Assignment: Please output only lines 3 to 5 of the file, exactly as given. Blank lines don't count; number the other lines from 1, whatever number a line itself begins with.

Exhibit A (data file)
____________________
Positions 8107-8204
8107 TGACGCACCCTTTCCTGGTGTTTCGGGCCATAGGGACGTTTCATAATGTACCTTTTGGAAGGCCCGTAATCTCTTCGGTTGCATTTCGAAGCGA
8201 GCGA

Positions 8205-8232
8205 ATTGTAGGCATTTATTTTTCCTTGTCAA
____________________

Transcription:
8201 GCGA

Positions 8205-8232
8205 ATTGTAGGCATTTATTTTTCCTTGTCAA